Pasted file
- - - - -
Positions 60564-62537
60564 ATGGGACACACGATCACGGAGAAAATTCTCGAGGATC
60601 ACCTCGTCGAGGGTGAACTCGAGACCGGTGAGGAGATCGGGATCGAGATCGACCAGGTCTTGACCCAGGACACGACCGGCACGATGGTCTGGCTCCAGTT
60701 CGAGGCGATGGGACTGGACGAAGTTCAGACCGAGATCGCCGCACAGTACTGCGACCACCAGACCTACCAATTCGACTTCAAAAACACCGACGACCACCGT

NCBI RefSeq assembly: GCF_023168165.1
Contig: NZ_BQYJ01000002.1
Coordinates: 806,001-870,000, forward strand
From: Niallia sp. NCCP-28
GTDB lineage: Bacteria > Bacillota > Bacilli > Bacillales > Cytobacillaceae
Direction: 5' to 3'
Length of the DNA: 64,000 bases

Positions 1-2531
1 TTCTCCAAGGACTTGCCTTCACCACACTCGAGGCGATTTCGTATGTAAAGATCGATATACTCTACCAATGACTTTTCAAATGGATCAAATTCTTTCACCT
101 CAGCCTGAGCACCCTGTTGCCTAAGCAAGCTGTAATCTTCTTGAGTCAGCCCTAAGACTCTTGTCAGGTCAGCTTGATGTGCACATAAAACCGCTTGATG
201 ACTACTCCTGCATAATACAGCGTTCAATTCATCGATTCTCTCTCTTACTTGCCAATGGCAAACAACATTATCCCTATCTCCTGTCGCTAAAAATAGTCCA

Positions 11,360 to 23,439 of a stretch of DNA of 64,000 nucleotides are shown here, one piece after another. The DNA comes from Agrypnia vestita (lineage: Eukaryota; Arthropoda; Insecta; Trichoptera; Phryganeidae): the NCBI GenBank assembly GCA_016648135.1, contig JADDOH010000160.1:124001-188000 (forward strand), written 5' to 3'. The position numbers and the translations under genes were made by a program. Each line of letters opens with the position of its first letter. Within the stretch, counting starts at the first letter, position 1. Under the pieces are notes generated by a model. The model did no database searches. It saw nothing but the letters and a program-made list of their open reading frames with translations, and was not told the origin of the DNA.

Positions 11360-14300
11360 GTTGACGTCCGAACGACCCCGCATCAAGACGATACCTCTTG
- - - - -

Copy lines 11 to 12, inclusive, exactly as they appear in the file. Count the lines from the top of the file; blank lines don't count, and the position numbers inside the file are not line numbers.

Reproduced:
Length of the DNA: 64,000 bases

Positions 1-2531